A land mine exploded inside the South Korean section of the Demilitarised Zone (DMZ) on August 4, maiming two South Korean soldiers. Earlier this week, tensions rose again as South Korea responded to a North Korean rocket attack with dozens of its own artillery rounds.
The heightened tensions come as South Korea and US forces conduct their annual military exercises. Incidents similar to this year’s occur in a cyclical pattern aligning with those exercises. Presently, the two Koreas are negotiating to ease tensions.
However a change in South Korean rhetoric since Prime Minister Park Geun-hye took power suggests it will continue to respond more assertively to North Korean provocations, potentially increasing the chances of miscalculation in future skirmishes.
Further west, a spate of bombings in the Kabul district in Afghanistan continue this week as two truck bombings exploded near the capital. NATO forces were targeted, but the government is also under threat from elements of the Taliban militant groups.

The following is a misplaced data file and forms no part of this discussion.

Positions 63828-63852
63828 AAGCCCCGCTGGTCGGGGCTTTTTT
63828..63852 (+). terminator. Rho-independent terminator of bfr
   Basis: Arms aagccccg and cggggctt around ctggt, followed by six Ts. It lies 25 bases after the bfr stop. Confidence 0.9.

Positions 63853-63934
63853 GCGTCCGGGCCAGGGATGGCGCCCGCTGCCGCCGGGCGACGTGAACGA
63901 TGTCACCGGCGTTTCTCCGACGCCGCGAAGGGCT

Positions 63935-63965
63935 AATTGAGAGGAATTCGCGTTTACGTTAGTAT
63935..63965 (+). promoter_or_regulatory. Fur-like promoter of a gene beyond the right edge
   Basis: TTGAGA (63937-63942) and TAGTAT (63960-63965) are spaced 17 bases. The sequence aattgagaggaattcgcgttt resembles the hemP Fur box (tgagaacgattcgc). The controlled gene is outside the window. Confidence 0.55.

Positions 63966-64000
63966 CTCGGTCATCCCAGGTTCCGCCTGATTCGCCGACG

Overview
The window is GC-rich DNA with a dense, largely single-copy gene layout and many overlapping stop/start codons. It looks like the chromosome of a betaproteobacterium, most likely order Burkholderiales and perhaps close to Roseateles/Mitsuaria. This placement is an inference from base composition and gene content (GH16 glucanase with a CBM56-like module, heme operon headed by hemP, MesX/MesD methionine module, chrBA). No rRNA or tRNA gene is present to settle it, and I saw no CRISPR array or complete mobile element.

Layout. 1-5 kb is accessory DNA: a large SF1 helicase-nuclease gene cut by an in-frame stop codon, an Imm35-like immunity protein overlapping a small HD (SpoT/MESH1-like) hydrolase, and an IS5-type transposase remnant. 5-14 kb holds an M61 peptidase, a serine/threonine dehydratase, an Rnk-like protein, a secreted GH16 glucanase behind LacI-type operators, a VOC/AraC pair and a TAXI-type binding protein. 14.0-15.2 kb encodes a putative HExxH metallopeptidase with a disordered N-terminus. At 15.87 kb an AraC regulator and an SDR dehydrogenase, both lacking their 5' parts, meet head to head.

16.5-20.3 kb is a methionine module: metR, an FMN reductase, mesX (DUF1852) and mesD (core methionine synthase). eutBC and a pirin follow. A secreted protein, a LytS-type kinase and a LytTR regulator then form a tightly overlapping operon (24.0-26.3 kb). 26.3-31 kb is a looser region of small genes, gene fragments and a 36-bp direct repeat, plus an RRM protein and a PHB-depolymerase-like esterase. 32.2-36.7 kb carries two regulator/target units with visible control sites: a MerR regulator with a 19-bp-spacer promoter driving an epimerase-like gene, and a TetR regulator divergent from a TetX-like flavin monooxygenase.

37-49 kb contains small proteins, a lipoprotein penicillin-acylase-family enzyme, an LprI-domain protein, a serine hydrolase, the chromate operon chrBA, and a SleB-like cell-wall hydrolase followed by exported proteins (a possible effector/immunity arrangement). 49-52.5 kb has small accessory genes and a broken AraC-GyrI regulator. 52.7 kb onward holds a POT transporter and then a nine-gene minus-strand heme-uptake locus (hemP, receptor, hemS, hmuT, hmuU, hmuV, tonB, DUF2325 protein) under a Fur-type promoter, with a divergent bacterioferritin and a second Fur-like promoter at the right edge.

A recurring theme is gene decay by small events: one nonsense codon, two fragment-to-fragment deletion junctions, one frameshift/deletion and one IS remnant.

The attacks underscore a breakdown in peace negotiations following revelations last month that Taliban leader Mullah Mohammed Omar has been dead for two years. The news scuttled the talks. It is unclear now who speaks for the Taliban. And in a surprising change of position, Pakistan – a friend to both Kabul and the Taliban – has been criticised by Afghan President Ashraf Ghani.
In France, a potential terror attack was stopped by train passengers before the perpetrator could kill any victims. Despite wounding three people, the Moroccan man’s weapon malfunctioned and he was eventually detained by French authorities.
The attack highlights the threat of returning fighters to home countries after fighting in conflict zones. It also shows the difficulty authorities face in stopping terror attacks. However, the quick thinking of train passengers also highlights the importance of the proper mindset of good situational awareness and the ability to take advantage of poor terrorist training to stop further bloodshed.